The movie, about a beleaguered salesman of a product that goes by the cryptic name Wellness, has been a favorite on the circuit since making its debut at the Rotterdam Film Festival a year ago. But although it possesses uncommon adroitness and sensitivity, startling performances (including from Mahaffy's own father) and a prescient grasp of the current economic crisis, it hasn't appealed to distributors -- even when films like "Frozen River" and "Wendy and Lucy" have managed to make their way to big screens.

"Wellness" is still being shown at festivals, according to Mahaffy. Once he has finished adding original music, he says, the DVD will be available on his Web site, Even though "Wellness" hasn't had the exposure its cadre of fans would have hoped, Mahaffy himself isn't bitter. "I'm not disappointed," he says. "It was never my expectation to have any kind of wide theatrical distribution, or any theatrical distribution for that matter. I made it cheaply, I can afford to do this, I have a day job [Mahaffy teaches at Wheaton College in Massachusetts]. It's the film I wanted to make."

Mike Plante, who programs the CineVegas Film Festival and advises Sundance, was also a big fan of "Wellness," which he speculates was a victim of the no-stars, no-sale mentality of even the most daring art-film distributors. "But 'Frownland' is the big lost one of the last two years for me," Plante says. The comedy-drama, by New York filmmaker Ronald Bronstein, played the South by Southwest festival and won a Gotham award for "best film not playing in a theater near you" but never made it out of festivals and one-off screenings. "I was literally shocked to see the [copyright] date of 2007 in the end credits, because you'd think it was a 1970s movie," Plante says. "It has really good dialogue, really good characters, it's just a really cool little movie. People say, 'Oh, if only we had 1970s cinema again.' Well, here it is. I guess distributors feel more comfortable talking about how great something was if it's from 25 years ago."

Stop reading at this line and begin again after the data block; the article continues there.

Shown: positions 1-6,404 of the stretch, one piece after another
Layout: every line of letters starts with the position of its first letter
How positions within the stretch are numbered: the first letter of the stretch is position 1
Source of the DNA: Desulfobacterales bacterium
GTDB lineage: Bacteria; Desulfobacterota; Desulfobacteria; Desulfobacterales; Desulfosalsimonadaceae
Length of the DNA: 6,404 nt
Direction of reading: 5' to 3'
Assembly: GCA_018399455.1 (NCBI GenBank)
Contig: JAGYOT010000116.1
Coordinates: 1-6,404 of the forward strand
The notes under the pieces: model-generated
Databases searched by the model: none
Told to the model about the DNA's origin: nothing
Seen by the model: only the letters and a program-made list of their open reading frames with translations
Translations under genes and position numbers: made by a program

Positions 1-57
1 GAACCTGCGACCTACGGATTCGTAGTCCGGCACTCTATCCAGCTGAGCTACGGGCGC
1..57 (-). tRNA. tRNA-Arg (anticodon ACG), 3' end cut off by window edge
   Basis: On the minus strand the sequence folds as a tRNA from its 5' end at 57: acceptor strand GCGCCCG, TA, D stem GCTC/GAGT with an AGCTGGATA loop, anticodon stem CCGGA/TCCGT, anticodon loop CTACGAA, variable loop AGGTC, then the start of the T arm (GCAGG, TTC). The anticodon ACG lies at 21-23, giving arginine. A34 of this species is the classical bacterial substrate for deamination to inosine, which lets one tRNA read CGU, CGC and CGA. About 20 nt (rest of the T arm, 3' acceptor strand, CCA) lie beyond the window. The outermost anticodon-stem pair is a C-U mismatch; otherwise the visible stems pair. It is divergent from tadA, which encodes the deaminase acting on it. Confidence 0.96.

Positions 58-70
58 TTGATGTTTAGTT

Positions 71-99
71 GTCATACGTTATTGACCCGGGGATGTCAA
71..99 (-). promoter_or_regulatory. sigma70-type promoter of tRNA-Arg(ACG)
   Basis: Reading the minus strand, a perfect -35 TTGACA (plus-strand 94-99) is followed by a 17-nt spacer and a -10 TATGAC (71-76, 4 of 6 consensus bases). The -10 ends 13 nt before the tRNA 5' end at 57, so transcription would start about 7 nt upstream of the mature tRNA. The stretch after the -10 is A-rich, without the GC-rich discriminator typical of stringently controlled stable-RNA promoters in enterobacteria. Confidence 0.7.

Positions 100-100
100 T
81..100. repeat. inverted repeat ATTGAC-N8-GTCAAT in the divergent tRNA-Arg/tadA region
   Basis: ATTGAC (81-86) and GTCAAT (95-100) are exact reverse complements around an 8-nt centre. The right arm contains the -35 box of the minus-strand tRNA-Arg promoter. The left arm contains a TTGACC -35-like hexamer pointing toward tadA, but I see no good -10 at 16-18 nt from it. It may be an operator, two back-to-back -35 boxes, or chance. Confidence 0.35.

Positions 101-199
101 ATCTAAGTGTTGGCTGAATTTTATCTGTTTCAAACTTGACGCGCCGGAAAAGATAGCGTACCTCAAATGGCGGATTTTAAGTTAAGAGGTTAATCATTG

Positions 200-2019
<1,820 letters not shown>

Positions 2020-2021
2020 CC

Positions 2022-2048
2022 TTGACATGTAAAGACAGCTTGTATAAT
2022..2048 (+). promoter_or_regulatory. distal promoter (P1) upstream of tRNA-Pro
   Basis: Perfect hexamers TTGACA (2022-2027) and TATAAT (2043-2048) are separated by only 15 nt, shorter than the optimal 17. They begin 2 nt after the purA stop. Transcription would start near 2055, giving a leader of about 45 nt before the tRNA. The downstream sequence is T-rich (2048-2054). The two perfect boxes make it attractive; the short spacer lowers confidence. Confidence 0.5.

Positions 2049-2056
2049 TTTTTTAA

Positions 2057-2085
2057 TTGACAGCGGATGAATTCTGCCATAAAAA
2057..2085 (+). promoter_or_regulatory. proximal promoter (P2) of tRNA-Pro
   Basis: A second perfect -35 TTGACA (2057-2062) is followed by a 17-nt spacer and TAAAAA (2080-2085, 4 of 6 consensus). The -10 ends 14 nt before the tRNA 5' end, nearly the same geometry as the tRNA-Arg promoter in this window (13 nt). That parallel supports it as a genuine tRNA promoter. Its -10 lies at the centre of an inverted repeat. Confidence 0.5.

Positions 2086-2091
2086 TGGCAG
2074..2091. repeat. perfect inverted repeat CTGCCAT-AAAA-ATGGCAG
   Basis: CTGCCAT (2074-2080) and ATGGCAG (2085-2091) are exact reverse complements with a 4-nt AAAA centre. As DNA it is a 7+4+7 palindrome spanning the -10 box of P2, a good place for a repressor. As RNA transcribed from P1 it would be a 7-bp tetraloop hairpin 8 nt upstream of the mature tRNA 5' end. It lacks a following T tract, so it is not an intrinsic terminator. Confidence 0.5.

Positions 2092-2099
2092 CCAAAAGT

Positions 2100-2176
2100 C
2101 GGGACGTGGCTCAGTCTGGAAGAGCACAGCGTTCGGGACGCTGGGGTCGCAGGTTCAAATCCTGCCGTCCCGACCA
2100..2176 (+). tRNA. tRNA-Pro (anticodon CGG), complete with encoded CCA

Plante says that CineVegas is trying to help filmmakers find distribution on the Web. He's also optimistic that as video projection becomes better and more accessible, small film clubs will open throughout the country, giving orphan films a chance at finding audiences. "Sure, they're rough around the edges," he says of microcinema venues, "but you get to see something on the big screen with a crowd." And for most filmmakers, he adds, "if they made something and 5,000 people saw it, that would be pretty incredible."

Meanwhile, Lurie is convinced that if "Nothing but the Truth" had opened as planned at the end of last year, "Kate would be wearing a gown" at next week's Oscars. For now, he's holding out hope for a distribution deal, while taking the film to festivals, including Santa Barbara last month and the Boulder International Film Festival last week. "If they invite me," he said, "I will come."

Meanwhile, another festival hit, Kathryn Bigelow's "The Hurt Locker," is taking its time getting to audiences. The Iraq war thriller about an elite bomb squad earned awards at the Venice Film Festival last year and was a favorite coming out of Toronto. Actors Jeremy Renner and Anthony Mackie have been nominated for Spirit Awards, and the film will make its U.S. premiere during South by Southwest in Austin next month. Its distributor, Summit Entertainment, says it will release "The Hurt Locker" next summer, when it has potential to stand out as a tough, sophisticated alternative to the more lightweight fare of the season. With luck, that plan will hold, and Bigelow's film won't be consigned to cinematic limbo. If that's where "The Hurt Locker" ends up, it will be in distressingly good company.